The DWP will evaluate the eligibility of your claim over a period of 12 months, looking back for three months and forward for nine months - they must consider if your illness changes over time.

If you get or need help with any of the following because of your condition, you should consider applying for PIP:

  • preparing, cooking or eating food

  • managing your medication

  • washing, bathing or using the toilet

  • dressing and undressing

  • engaging and communicating with other people

  • reading and understanding written information

  • making decisions about money

  • planning a journey or following a route

  • moving around

What is classified as ‘help’

You are classified as needing help to do an activity if you need a person or a device to:

  • Do it for you

  • Do it with you

  • Remind you to do it

  • Watch you do it to keep you safe

You may also be classified as needing help if you do an activity yourself but:

  • You aren’t safe

  • You can’t complete the task well enough

  • You can’t complete the task often

  • It takes you a long time

How you are assessed

You will be assessed by an independent healthcare professional to help the DWP work out the level of help you need. You may be invited to attend a face-to-face, telephone or video call assessment.

PIP test scoring criteria

The PIP scoring criteria awards points for a statement which applies to you for each activity. The DWP will decide which statement best fits your situation most of the time. You will get a set amount of points ranging from 0 -12 points for each activity. The total number of points you get for each group of activities will decide whether you are entitled to PIP, and how much money you will receive.

To get the standard rate daily living component, you need to score 8 to 11 points in total for the daily living activities. You need 12 points to get the enhanced rate. To get the standard rate mobility component, you need to score 8 to 11 points in total for the mobility activities. You need 12 points to get the enhanced rate.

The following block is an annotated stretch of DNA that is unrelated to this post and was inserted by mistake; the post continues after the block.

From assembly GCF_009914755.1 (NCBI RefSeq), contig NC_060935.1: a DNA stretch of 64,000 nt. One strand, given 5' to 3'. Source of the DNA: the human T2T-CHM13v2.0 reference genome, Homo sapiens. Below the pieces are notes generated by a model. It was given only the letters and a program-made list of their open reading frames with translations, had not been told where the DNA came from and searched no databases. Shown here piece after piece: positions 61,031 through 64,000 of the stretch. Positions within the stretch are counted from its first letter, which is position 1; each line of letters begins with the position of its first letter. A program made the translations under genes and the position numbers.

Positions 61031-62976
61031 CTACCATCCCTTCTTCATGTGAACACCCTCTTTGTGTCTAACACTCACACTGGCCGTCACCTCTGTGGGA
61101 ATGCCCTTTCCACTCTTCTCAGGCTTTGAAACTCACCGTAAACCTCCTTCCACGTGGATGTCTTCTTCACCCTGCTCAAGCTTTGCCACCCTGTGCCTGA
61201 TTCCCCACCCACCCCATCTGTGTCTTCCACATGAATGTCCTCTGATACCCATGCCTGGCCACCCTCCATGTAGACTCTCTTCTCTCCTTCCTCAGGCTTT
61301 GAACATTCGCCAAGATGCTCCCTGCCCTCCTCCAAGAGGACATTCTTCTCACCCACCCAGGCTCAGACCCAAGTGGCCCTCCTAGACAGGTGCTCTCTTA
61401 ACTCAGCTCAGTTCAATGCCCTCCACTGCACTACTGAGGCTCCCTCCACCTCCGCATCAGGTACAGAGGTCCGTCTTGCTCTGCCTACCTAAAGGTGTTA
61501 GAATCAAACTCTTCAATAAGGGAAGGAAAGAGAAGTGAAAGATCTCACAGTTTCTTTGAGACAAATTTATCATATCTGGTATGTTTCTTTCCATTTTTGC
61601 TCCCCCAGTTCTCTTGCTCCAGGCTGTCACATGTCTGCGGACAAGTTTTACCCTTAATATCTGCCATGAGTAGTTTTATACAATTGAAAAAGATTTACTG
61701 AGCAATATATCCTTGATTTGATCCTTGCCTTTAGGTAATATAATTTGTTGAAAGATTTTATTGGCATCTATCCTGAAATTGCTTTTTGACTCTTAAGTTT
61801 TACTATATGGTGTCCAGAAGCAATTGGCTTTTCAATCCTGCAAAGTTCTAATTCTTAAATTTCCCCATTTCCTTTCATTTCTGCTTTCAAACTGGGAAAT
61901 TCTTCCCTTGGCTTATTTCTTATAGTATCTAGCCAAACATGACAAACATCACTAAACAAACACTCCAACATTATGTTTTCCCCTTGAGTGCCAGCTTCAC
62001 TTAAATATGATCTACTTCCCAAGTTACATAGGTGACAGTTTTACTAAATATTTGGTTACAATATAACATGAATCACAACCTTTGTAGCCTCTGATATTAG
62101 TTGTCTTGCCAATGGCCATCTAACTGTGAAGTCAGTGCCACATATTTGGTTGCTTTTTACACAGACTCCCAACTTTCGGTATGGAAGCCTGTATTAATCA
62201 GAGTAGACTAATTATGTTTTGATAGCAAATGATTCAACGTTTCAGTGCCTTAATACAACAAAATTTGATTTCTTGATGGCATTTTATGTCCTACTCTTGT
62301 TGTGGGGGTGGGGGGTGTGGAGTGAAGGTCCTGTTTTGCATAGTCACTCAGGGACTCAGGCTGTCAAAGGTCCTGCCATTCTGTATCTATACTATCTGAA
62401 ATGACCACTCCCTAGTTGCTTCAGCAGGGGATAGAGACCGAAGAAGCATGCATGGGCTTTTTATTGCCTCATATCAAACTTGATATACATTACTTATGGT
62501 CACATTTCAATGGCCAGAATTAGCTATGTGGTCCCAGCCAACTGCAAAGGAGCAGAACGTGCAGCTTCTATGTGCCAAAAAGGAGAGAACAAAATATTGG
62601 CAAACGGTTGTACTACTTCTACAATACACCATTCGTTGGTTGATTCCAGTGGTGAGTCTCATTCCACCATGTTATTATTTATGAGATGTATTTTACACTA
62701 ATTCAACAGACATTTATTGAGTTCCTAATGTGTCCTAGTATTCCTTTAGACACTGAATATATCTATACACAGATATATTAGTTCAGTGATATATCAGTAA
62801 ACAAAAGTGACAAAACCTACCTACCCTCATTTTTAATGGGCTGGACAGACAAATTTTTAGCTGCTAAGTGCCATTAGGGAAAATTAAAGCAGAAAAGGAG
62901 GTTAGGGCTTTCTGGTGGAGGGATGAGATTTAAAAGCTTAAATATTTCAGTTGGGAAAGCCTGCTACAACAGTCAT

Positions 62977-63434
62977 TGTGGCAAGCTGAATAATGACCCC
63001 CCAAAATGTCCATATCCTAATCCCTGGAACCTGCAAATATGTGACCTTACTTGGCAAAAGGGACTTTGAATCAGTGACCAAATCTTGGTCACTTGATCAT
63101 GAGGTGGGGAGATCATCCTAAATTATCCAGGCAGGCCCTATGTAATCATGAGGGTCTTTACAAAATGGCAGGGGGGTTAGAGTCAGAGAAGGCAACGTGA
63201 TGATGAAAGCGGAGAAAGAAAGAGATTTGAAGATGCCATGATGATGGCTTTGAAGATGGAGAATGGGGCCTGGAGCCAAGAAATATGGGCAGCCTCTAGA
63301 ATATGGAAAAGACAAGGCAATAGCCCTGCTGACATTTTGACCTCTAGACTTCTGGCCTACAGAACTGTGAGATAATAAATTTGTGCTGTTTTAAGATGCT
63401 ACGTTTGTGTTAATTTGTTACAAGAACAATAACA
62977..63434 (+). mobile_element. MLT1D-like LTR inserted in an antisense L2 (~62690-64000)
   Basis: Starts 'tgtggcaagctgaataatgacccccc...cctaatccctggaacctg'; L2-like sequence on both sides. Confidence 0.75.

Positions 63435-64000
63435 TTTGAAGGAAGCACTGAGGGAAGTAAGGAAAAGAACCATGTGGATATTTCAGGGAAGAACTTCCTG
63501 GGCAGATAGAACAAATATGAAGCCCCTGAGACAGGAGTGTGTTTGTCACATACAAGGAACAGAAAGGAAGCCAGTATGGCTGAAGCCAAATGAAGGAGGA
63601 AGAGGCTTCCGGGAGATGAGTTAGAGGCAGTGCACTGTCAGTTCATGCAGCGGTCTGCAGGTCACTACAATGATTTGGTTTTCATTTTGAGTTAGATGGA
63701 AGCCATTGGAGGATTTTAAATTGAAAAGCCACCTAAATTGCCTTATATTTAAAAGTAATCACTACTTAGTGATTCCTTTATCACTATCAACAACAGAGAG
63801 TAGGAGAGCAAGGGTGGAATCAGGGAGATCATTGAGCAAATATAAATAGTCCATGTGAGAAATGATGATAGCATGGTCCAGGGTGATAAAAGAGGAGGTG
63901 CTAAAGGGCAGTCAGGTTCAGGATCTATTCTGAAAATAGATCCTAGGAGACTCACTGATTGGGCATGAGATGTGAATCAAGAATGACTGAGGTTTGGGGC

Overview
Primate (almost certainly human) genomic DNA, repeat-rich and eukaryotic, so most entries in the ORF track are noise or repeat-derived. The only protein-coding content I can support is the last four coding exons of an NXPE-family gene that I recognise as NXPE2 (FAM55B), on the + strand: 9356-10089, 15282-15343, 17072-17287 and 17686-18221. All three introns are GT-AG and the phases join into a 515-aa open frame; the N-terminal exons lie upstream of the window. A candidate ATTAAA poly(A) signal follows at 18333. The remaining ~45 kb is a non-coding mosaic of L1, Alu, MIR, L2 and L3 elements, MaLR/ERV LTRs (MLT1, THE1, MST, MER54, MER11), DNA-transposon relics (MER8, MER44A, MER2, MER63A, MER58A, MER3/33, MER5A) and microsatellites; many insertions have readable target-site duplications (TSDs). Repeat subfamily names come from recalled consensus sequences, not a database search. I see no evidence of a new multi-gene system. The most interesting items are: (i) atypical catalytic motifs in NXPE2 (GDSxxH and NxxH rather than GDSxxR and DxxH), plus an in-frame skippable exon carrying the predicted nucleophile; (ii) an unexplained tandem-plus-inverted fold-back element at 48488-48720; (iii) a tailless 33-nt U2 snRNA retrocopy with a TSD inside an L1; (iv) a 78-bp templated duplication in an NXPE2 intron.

PIP payment rates until April 2023

PIP is made up of two components - daily living and mobility - Adult Disability Payment is paid at the same rate. Whether you get one or both of these and how much depends on how severely your condition affects you.

You can get the following amounts per week depending on your circumstances:

Daily living

  • Standard rate: £61.85

  • Enhanced rate: £92.40


  • Standard rate: £24.45

  • Enhanced rate: £64.50

The money is usually paid every four weeks, unless you are terminally ill, in which case it is paid every week. It will be paid directly into your bank, building society or credit union account.

How to make a claim for PIP

You can make a new claim by contacting the DWP, you’ll find all the information you need to apply on the website here.

Before you call, you will need:

  • your contact details, for example telephone number

  • your date of birth

  • your National Insurance number - this is on letters about tax, pensions and benefits

  • your bank or building society account number and sort code

  • your doctor or health worker’s name, address and telephone number

  • dates and addresses for any time you’ve spent abroad, in a care home or hospital

Once you have contacted the DWP, they will send you a document to complete which consists of 14 questions and a section for any additional information. The questions focus on how your condition affects you - put as much relevant detail in as you can to help the assessor understand your physical and mental health needs.

If you have difficulty understanding of filling in your form the government website says you can get help from Citizens Advice. Alternatively watch PIP video guides with British Sign Language or use these guides which explain PIP. For more information about PIP, visit GOV.UK here.